Christmas is a time for reflection and, today, we reflect once more on the State of Origin Rugby series just gone. Is the power shift for real this time?
Origin history dictates that the occasional surprise win is inevitable but can the Blues now enjoy a period dominance akin to 1992-2005, after their Origin triumph earlier in the year? Current bookmaker odds of around 4/9 (or 1.44) in favour of the Blues for 2019 suggest so but there has been false hope before.
The Blues took the 2014 series 2-1, despite being outsiders on betting sites, riding their defense to a pair of low scoring wins before being dominated in Game 3. The 2015 series was then tied at one win apiece heading into the decider at Suncorp. With New South Wales seemingly on the cusp of taking over the series, Queensland responded with a 52-6 blowout which was every bit as lopsided as it sounds.
The Maroons had asserted their superiority again, continuing their own (more emphatic) period of dominance over a decade:
This time feels different
Queensland has simply lost so many players from its dominant sides of the last decade, while the Blues have shifted to a youth movement the likes of which has never before been seen at representative level. Game 1 of the 2018 series saw the Blues send out no less than 11 players to debut, causing the rush to back the Maroons on betting sites become even more intensive than usual.
The addition of Tom Trbojevic, Josh Addo-Carr, and Latrell Mitchell to the Blues lineup gives them a speed edge over the Maroons, and one which can only increase over the next couple of seasons. In turn, sports betting sites that offer free bets should also experience a surge in their offers being used on NSW sweeps, rather than Queensland landslides, but the list of potential game-changing luminaries in the 2020s does not stop there.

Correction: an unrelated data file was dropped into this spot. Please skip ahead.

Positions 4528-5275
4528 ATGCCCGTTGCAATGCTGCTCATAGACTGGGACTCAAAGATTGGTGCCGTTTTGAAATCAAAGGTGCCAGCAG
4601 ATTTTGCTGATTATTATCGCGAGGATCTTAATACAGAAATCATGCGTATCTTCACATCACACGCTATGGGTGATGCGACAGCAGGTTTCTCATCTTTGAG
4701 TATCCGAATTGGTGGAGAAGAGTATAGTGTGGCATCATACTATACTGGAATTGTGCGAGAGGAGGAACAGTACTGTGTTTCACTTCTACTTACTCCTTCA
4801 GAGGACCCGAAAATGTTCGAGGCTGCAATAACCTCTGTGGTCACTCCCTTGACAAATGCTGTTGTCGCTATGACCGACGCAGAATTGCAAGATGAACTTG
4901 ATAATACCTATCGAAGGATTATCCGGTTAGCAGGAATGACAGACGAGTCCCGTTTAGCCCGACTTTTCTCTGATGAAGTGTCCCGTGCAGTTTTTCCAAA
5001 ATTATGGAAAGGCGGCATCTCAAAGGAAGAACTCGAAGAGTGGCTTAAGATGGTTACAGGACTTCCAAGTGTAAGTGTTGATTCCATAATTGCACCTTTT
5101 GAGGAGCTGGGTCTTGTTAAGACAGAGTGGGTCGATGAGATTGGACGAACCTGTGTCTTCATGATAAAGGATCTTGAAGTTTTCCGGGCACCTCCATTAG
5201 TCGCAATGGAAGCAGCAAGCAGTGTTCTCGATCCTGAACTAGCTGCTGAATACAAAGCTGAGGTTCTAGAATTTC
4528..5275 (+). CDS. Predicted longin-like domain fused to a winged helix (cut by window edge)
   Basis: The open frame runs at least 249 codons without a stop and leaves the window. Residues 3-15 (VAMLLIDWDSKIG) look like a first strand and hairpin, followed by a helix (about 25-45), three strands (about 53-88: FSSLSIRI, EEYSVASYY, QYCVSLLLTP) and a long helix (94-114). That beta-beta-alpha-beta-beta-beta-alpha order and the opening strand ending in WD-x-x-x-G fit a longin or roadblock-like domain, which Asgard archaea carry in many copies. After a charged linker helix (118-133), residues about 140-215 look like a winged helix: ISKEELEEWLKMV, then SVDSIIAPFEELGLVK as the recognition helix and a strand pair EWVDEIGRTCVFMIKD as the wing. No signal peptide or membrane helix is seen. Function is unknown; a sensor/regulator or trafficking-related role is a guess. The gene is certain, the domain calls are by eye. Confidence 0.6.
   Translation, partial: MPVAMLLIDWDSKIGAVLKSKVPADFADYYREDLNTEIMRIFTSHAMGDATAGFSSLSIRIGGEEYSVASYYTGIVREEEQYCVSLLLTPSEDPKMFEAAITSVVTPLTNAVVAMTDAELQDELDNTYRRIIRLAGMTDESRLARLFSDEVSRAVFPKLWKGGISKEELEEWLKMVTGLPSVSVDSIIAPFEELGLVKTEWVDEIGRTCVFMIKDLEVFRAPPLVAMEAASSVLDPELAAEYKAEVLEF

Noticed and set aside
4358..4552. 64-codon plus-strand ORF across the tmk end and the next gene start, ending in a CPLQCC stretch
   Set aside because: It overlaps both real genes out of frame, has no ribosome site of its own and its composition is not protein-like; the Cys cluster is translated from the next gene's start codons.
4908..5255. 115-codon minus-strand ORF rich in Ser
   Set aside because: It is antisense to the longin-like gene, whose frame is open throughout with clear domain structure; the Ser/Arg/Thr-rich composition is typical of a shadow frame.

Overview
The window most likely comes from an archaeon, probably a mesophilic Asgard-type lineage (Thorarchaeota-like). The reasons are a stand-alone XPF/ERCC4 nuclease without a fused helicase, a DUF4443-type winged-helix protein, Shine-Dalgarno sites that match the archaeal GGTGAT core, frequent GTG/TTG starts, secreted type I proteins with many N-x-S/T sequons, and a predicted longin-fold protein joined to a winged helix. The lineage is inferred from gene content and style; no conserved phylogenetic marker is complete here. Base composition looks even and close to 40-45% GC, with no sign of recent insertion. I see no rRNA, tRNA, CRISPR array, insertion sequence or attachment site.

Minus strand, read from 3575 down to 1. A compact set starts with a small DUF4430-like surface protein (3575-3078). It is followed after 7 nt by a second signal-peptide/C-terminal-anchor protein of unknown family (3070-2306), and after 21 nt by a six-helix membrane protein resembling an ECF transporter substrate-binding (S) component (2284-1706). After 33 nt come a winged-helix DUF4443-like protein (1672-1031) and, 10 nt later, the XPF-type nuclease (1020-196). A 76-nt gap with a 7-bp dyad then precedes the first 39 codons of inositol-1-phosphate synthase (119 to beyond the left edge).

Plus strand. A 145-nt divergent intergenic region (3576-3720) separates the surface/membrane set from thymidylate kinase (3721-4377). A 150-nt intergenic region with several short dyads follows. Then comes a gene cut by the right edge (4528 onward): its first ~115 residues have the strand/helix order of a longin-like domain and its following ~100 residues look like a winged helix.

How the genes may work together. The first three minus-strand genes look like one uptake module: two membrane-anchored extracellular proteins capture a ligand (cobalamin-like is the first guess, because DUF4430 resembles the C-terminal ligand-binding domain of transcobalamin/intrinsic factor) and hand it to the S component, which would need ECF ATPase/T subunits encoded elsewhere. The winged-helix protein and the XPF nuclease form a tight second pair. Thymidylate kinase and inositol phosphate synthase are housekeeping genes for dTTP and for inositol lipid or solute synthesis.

In James Tedesco, NSW also have the most (or at least second-most) impressive fullback in the competition, whose skills are perhaps equaled only by Roger Tuivasa-Sheck.
Meanwhile, Damien Cook (shown below) gives the Blues electric speed out of dummy half that is hard to contain.
Room for sobriety
There is undoubtedly talent on the Maroons’ side. For instance, one should expect Kalyn Ponga to be a big player for Queensland over the next decade. Yet, with the exception of Greg Inglis in the centre, the type of star power that carried Queensland to series win after series win in recent times has gone.
Ultimately, the series could go either way from here, as it could well have done this year. We could easily see the Blues usher in their own era of dominance, but it is also fair to ask if they have the halves for that if (or indeed, when) the ageless Jimmy Maloney hits his personal wall. At the very worst, it feels like Origin is now set for a period where every game – and every series – will be gripping, gritty, and come down to big individuals efforts to decide the outcome.
The difference is that it now feels like the Blues have more players than the Maroons to provide those efforts.
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